Peace Sunday 2017

CPT is pleased to partner with the Peace and Justice Support Network of Mennonite Church USA in the development of its annual Peace Sunday  materials.  While Peace Sunday is typically observed on the Sunday preceding the United Nations’ International Day of Prayer for Peace on Sept. 21, these materials can be used any Sunday!

We hope you and your faith community find them a helpful resource in encouraging your community to embolden its peace witness!

Download 2017 Peace Sunday materials


Support from the global church for such a time as this in the United States

By Milena Rincon, Program Director, based in Colombia

As the program director at CPT, I coordinate with our teams around the globe: in Palestine, Colombia, Iraqi Kurdistan, and North America. In the last year, we’ve seen more and more requests from all over the United States for support and trainings in conflict transformation, peacemaking, and justice work. We in the wider Mennonite Church and the wider world see you. We hear you asking, “What can we do in this moment? How do we show support and love for people of color, and immigrants in our churches and communities? How do we transform the conflicts in our own communities?” 

This Peace Sunday, I extend support and solidarity from my home in Colombia and from Christian Peacemaker Teams around the world as you work to discern your calling for such a time as this. We are with you.

One place we find inspiration for following a challenging call from God in contentious times is the book of Esther. Her husband, the king, had been convinced that Esther and all the Jewish people were barbaric and untrustworthy, that they were bringing crime to the land and destroying others’ way of life. Mordecai, Esther’s adopted father, asked her to change her husband’s mind. She was afraid because the king was known to be an egotistical, fickle and violent man. But Mordecai implored her not to be silent and to take action: “You may have come into your position for such a time as this,” he said. Esther prayed and fasted, gathered her courage, and took action to ensure that the Jewish people were allowed the same rights as everyone in her husband’s empire.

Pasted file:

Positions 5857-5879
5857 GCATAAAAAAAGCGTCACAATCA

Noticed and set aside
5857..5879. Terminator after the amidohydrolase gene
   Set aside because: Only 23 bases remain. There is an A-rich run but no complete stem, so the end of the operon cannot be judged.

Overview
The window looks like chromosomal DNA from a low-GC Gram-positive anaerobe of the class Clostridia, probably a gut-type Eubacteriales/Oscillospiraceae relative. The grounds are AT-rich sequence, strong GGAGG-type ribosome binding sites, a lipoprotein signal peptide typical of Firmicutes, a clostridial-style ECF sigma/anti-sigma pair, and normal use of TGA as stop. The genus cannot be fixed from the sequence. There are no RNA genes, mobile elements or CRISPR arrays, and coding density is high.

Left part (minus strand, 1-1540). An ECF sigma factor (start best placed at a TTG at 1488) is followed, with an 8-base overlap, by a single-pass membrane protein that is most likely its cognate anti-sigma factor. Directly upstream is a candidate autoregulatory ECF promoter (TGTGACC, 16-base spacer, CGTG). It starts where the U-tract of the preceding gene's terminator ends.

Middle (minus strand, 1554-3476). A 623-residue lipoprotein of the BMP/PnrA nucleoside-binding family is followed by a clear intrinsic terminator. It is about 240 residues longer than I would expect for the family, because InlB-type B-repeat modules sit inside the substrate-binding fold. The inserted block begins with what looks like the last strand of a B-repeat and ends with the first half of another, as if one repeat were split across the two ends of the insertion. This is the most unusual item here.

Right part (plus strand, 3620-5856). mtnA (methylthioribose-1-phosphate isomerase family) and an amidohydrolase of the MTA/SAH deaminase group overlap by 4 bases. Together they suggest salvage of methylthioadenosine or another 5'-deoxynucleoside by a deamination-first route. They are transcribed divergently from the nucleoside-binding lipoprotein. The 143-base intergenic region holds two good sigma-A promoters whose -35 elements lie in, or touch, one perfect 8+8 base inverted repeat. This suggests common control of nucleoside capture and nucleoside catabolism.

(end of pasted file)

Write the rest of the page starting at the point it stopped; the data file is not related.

Together this Peace Sunday, let us listen for God’s call to us for such a time as this. Who in our communities are being treated as the Jewish people in Esther’s time? How can we be church together in a way that ensures we each have an equal voice and equal rights? How can our churches be places of refuge from the world that divides us and sees some among us as enemies of the state, enemies of morality, enemies of its own citizens? Let’s explore together our options for taking concrete action. Perhaps it’s time to institute that weekly dinner supported by donations and free to any in the community that we’ve been talking about. Maybe it’s time to look into becoming a sanctuary congregation, to send a member or two on a delegation with CPT, to host an event with CPT or Mennonite Mission Network.

Let us pray together. Let us worship together. Let us discern together how to respond to Christ’s calling at such a time as this.